Chris:
Five of the nine tracks were featured on previous releases. The song “Norman Bates” we have been playing live for quite some time, but this is the first release it has been on. The others, “Greater Evil” and “Killer Croc” were written specifically for this album.

Chris:
We wanted this to bring justice to not only the “Blood on the Ice” demo’s awful production, but we also love “Stick ’em.” The three new songs were written to show people which direction our music is moving in and because we had evolved with our playing and influences. Keep in mind between releases it had been three years, so that’s why those three are stronger songs. “The Meaning of Life” intro was something I was playing around with after seeing the infamous Lyndon B. Johnson campaign video in a journalism class and oddly enough, it fits the new name and direction really well.

You include a sample from Batman: The Animated Series on “Killer Croc” (possibly the best scene of the entire series). I gotta ask, did you guys build the song around that quote, or was the sample an afterthought? How did this track come about?

Chris:
Honestly, I just wanted to write a song about a Batman villain. We initially had a Solomon Grundy song written that almost wound up on the album, but I decided against it because I felt the music needed more work. Because I wanted to keep the Grundy song intact, I had to write new music and pick someone else from Batman’s rogues gallery. The Joker would have been too obvious and cliché, so I opted for another villain. At first I wanted to do either Two-Face or my personal favorite, Scarecrow but I felt Two-Face was also cliché and I had writer’s block when thinking of Scarecrow-based lyrics. I always got a kick out of Croc on the show and in the comics he’s really menacing – especially in the “Hush” storyline. As soon as I picked my villain I knew we were using that saple. When it came to writing the song, I watched a few Croc episodes, cranked up some Wu-Tang Clan and voila! As for the Grundy song, I’d like to tweak it and make it a thing but we’ll see what happens.

Given that and the “Stick em” lyrics about Halo with the plasma sword, is it same to assume you guys are as big a pair of dorks as the rest of us metal heads out there? (of course this includes myself) If so, what are you playing or what comics have you been reading lately?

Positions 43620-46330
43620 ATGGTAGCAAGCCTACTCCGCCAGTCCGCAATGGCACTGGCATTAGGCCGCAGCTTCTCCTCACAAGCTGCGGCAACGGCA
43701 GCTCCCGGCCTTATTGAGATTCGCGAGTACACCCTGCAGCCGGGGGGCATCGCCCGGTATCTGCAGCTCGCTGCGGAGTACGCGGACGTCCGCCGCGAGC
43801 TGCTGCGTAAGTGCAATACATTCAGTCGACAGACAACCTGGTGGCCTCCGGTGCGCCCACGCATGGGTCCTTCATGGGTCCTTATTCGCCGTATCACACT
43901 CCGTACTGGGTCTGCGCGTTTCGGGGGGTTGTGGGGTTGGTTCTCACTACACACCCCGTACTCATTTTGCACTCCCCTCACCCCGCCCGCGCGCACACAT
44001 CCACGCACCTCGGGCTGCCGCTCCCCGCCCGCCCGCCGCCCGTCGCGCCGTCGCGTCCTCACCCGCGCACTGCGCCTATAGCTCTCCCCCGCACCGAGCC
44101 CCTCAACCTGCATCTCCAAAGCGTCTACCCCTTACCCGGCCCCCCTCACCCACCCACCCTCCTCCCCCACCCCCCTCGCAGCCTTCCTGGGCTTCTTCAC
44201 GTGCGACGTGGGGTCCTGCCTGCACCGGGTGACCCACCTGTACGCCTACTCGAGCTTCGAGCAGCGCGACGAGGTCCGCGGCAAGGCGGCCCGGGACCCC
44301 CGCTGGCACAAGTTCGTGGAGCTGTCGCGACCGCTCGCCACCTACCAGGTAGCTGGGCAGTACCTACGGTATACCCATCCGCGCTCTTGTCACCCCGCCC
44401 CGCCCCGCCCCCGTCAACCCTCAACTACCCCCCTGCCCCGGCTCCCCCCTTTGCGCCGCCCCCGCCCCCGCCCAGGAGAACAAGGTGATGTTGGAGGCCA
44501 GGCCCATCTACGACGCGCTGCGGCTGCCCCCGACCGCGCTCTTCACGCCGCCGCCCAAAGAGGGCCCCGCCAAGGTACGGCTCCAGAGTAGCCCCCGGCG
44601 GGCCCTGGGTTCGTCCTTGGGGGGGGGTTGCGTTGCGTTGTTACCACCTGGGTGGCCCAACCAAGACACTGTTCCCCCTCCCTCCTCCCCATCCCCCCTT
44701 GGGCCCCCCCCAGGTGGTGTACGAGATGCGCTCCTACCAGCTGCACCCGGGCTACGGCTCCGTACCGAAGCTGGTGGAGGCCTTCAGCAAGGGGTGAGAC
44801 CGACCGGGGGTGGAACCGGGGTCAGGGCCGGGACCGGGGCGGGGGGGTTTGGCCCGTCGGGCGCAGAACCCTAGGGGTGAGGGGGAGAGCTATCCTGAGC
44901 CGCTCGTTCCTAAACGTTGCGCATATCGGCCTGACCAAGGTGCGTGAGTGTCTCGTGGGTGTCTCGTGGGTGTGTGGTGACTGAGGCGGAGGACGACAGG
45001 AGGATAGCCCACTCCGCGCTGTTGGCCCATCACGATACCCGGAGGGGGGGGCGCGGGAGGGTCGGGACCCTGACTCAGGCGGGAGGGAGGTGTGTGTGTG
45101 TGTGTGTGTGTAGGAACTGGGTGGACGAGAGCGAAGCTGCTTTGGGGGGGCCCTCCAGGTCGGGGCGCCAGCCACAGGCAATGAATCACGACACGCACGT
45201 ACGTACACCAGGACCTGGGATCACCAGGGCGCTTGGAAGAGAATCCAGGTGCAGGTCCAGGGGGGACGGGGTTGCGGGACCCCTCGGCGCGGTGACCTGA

Rob:
You could definitely say that. Lately, I’ve been playing Dark Souls III, which is one of my favorite series ever. I also just got into the game Black Desert Online, which is a pretty sweet sandbox MMORPG originally from Korea.

Rob:
I’m a big retro-gamer so when I’m not playing Tony Hawk 2-4, it’s usually a WWE game on the PS2 or Nintendo 64. Lately I’ve gotten back into “The Suffering” – which is a really underrated horror game. As for comics, I just picked up a bunch of DC titles from a church fundraiser so I’m currently on Zero Year – Dark City. I’ve also been keeping up with C.M. Punk’s Drax series, the Batman/Ninja Turtles crossover and Spider-Man vs. Deadpool. I can’t wait to read the D.C. “Rebirth” event when it kicks off.

‘Nuclear Hatred’ just dropped back in April, but you guys re already recording new material? Will those new songs be any different compared to the content on this one?

Rob:
The material we have been writing is definitely a lot angrier than the stuff on the first album. If the whole copyright situation has done anything, it has lit a fire under us and given us something to be pissed off about, which is influencing the writing a lot. We have already recorded a demo for a song that will be on the next album, but for the most part we are still in the writing stages of most of the album.

Is there anything else you want to mention before I let you go?

Rob:
#stopgiantdad2012

Chris:
Kill whitey!

Nuclear Hatred: Nuclear Hatred
Nuclear HatredInterview conducted thanks to ClawHammer PR.